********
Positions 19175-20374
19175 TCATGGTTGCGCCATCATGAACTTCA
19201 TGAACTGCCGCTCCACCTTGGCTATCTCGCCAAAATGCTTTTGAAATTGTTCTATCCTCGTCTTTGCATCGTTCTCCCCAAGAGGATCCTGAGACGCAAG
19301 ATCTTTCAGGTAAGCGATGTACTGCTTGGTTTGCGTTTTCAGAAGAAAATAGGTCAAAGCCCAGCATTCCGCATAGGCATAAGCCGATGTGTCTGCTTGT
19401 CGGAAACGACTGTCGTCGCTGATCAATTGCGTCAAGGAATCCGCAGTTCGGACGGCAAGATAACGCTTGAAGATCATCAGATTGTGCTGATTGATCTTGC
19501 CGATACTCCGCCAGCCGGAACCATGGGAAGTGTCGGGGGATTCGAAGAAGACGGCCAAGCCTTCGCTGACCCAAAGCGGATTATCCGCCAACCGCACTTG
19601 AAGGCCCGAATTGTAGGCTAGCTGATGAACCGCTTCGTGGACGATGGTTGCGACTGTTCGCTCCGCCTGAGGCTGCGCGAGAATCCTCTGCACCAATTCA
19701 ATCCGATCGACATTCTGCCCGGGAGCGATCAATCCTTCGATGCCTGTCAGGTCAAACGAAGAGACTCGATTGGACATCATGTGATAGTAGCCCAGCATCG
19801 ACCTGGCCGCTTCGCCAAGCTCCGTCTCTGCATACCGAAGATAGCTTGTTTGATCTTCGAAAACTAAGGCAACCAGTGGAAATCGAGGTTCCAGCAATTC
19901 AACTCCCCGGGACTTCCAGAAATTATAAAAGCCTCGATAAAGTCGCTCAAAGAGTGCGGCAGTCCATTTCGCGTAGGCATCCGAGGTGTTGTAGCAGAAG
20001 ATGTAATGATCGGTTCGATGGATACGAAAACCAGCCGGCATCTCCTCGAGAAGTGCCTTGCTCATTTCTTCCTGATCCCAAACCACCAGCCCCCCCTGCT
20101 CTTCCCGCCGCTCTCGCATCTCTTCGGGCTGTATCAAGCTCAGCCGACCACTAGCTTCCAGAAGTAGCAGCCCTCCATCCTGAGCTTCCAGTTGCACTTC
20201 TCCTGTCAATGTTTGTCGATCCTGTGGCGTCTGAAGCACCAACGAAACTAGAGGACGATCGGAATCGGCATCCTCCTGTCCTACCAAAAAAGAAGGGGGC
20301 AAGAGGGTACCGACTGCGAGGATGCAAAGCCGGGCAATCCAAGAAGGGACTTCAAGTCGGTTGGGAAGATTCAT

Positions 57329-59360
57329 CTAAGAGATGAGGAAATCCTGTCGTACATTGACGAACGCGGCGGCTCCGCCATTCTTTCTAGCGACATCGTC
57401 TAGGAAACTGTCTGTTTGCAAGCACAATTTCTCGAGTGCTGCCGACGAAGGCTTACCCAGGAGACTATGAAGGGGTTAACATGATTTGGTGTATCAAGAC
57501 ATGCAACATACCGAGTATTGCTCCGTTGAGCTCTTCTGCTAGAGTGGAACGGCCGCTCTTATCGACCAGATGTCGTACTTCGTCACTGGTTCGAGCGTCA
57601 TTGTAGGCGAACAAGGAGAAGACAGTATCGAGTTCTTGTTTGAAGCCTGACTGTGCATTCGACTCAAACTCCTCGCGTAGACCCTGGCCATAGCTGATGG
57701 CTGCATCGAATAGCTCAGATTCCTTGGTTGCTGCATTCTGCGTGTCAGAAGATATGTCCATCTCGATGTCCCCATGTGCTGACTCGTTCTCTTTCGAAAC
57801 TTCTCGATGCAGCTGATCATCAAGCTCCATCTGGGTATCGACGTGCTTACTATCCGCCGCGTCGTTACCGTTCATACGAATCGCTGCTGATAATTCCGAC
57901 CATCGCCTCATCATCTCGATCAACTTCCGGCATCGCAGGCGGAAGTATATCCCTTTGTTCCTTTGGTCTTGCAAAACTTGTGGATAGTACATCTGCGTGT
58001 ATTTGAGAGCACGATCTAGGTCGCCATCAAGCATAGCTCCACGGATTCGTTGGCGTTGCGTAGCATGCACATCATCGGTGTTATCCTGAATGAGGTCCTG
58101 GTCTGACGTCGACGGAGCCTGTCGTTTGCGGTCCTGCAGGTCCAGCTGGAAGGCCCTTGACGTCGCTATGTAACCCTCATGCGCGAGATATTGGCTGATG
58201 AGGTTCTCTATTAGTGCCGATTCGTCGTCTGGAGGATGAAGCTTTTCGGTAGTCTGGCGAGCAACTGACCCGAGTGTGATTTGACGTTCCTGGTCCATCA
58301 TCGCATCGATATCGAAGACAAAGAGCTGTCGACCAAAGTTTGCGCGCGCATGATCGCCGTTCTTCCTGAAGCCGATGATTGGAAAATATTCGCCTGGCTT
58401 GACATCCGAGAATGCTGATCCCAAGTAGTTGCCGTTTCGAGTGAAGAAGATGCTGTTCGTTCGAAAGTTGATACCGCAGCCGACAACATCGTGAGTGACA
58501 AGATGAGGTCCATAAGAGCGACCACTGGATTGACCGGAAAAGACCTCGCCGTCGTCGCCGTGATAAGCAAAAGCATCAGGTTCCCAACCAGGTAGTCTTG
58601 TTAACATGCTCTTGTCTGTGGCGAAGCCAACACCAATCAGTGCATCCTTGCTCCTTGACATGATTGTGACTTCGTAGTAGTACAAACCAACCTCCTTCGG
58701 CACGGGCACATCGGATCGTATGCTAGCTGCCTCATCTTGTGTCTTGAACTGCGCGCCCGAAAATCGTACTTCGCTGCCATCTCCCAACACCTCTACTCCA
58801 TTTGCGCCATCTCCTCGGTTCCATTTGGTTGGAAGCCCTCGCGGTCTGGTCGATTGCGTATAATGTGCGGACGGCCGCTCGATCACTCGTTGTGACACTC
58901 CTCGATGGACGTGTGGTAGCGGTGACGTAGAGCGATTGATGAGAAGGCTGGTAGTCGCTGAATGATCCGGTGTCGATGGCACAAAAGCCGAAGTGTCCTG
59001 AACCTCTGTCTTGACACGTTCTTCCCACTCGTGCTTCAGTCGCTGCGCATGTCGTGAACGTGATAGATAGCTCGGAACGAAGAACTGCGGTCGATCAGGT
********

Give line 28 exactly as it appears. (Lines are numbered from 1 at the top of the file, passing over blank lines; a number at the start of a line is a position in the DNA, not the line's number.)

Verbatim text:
58501 AGATGAGGTCCATAAGAGCGACCACTGGATTGACCGGAAAAGACCTCGCCGTCGTCGCCGTGATAAGCAAAAGCATCAGGTTCCCAACCAGGTAGTCTTG